Updated: Jun 17, 2020
“Because,” said Thor, “when something goes wrong, the first thing I always think is, it is Loki’s fault. It saves a lot of time.” ―Neil Gaiman, Norse Mythology
One of my favourite Norse stories for you today...with a little bit of teaching about onomatopoeia!
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BACKGROUND-BITE: These are the tales that Vikings told when they were together during those long winter nights - in dimly lit halls and around roaring fires! They are epic stories of love, war, betrayal, triumph, and ruin that continuing to engage and entertain modern audiences all over the world today! Norse mythology has a clear beginning in its creation myth, and a clear ending in its tale about 'Ragnarok' but the rest of the stories don't need to be told in any particular order. These myths speak to hearts and imaginations, and like any story they seem to have helped the Vikings make sense of the world as they experienced it. The gods and goddesses that feature in these stories were worshipped by many people in Northern Europe from Germany, throughout Scandianvia, Britain and all the way over to Iceland, right up until the 13th Century! They believed that there were nine worlds, all sprouting from a tree called Yggdrasil - the gods lived at the top in Asgard, humans in Midgard and the lower branches held the lands of ice and fire where the giants lived!
In today's tale, Thor (the Norse god of thunder and protector of mankind) has his hammer stolen (by Loki - the master of mischief) which then causes trouble for all the other gods. He needs that hammer (it's called Mjollnir) and he'll do just about anything to get it back!
ACTIVITIES FOR YOUNG CHILDREN - EYFS / KEY STAGE 1 (0-7 years):
1. Listen to Storynory's version of this tale - https://www.storynory.com/thors-wedding/
2. Find out about the Vikings - https://www.bbc.co.uk/bitesize/topics/ztyr9j6
3. Read some more myths - https://www.storynory.com/category/myths/norse/
4. Grab some props - of the general household variety - and check out just how dramatic you can make your own re-working of our tale!
5. Try writing the story from a giant's perspective - here's a funny little video to help remind you how to organise your story - https://www.youtube.com/watch?v=NpWHZJZQDSE
6. Using story stones/dice (see my blog post about outdoor activities for kids), devise your own adventure for Thor now he's got his hammer back!
7. Educational resources for writing - https://www.youtube.com/watch?v=8bIgvAH4T5A
8. Draw and craft your own mythical hammer - https://cmongetcrafty.com/crafty-quickie-diy-thors-hammer/
9. Learn a bit more about the Norse Gods - which one is your favourite? https://www.natgeokids.com/uk/primary-resource/viking-primary-resource-old-norse-gods/
10. Step through the magic curtain and become a Vikings - https://www.bbc.co.uk/iplayer/episode/b053033z/lets-play-series-2-26-viking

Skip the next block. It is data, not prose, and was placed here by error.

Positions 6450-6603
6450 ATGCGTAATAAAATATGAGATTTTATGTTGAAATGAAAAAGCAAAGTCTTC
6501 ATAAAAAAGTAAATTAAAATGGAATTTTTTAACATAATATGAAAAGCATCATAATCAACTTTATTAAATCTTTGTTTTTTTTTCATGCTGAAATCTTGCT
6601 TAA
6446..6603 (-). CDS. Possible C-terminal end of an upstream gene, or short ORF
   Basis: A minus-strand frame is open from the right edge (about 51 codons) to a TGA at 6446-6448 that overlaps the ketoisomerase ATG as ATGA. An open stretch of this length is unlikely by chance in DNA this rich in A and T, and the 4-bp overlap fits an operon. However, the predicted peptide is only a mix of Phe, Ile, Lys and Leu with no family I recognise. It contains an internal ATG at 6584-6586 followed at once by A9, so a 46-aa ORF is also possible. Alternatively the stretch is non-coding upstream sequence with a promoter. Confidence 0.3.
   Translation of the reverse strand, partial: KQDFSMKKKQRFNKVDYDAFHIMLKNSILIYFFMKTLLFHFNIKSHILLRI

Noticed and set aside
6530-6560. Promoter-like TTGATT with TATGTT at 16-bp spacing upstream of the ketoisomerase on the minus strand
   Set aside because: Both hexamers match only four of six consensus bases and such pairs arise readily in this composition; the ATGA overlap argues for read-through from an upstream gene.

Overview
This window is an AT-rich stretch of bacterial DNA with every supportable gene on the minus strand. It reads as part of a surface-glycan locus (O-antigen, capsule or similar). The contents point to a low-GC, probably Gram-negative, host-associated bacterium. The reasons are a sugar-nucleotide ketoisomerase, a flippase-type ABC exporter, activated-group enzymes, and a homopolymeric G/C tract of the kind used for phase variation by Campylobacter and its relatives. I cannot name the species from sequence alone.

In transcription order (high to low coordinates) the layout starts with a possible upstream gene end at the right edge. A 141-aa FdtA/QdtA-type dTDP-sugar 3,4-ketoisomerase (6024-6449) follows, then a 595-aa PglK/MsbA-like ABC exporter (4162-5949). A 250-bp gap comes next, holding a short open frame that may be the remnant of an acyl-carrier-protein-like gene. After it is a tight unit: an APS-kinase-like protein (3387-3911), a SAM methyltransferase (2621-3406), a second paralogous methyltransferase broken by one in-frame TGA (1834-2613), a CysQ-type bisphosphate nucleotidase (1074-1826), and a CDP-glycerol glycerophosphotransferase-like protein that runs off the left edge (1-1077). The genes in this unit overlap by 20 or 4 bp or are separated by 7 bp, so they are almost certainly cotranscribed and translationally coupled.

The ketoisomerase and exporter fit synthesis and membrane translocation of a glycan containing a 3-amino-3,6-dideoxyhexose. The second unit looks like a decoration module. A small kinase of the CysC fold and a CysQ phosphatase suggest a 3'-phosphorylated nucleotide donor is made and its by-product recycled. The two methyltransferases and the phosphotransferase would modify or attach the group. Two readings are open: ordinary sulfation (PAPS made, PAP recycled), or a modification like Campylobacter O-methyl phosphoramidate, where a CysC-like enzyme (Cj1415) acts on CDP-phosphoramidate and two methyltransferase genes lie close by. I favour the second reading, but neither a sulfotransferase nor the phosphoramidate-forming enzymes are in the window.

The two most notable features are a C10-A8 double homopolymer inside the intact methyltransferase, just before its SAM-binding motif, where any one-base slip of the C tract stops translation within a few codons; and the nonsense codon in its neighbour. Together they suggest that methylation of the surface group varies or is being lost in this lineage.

11. Make a viking longship, figurehead or helmet - https://www.bbc.co.uk/history/handsonhistory/vikings.shtml
ACTIVITIES FOR OLDER CHILDREN - FOR KEY STAGE 2-4 (8-15 years):
2. Watch this documentary about wildlife in the eyes of the Vikings (nature) - https://www.bbc.co.uk/iplayer/episode/m0006bhg/wild-way-of-the-vikings
3. Watch some more of their stories - https://www.bbc.co.uk/teach/class-clips-video/english-ks2-viking-sagas/zvrmy9q
4. Find out about runes (the Viking way of writing) - https://www.youtube.com/watch?v=wOcVy5dvwjs
5. Create an comic strip or animation of the story - https://www.imagineforest.com/blog/how-to-create-a-comic-strip/ , www.storyboardthat.com/storyboard-creator https://www.canva.com/create/comic-strips/
6. Sharpen your skills before you break out your story scribbling equipment. Check out https://www.bbc.co.uk/bitesize/topics/zs4qn39/articles/zjdgrj6 , https://www.bbc.co.uk/bitesize/topics/zfkk7ty , https://www.bbc.co.uk/bitesize/guides/z3qsv4j/revision/1
7. Write your own version of what happened from a giant's perspective. This might help remind you about how to structure your story - https://www.bbc.co.uk/bitesize/guides/zwjsyrd/revision/1
8. Learn about how Norse gods and goddesses have been used in comics - https://www.cbr.com/most-badass-vikings-comics/
FOR GROWNUPS: ““The Norse myths are the myths of a chilly place, with long, long winter nights and endless summer days, myths of a people who did not entirely trust or even like their gods, although they respected and feared them.” ―Neil Gaiman, Norse Mythology
1. Listen to/read Neil Gaiman's Norse Mythology - https://www.goodreads.com/book/show/37903770-norse-mythology?from_search=true&from_srp=true&qid=gIwmVg8tB3&rank=1
2. Check out storyteller Jason Buck - https://www.facebook.com/JasonBuckStoryteller/ and listen while in lockdown!
3. Listen to podcasts about the vikings - http://thehistoryofvikings.com/
4. Watch the History channel's series Vikings - https://www.history.co.uk/shows/vikings
5. Challenge yourself with reading Neil Gaiman's American Gods - https://www.goodreads.com/book/show/4407.American_Gods?from_search=true&from_srp=true&qid=6UdXmu0Snz&rank=1
6. Discover how the Vikings influenced our language, with Michael Rosen - https://www.bbc.co.uk/sounds/play/m00074j4
The books I used today were Thiago de Moras's Myth Atlas - https://www.goodreads.com/book/show/41945947-myth-atlas?ac=1&from_search=true&qid=NV7e7AhKhC&rank=1 and Michael Morpurgo's collection of Myths and Legends - https://www.goodreads.com/book/show/42095617-magical-myths-and-legends?ac=1&from_search=true&qid=G6XiCC34XO&rank=4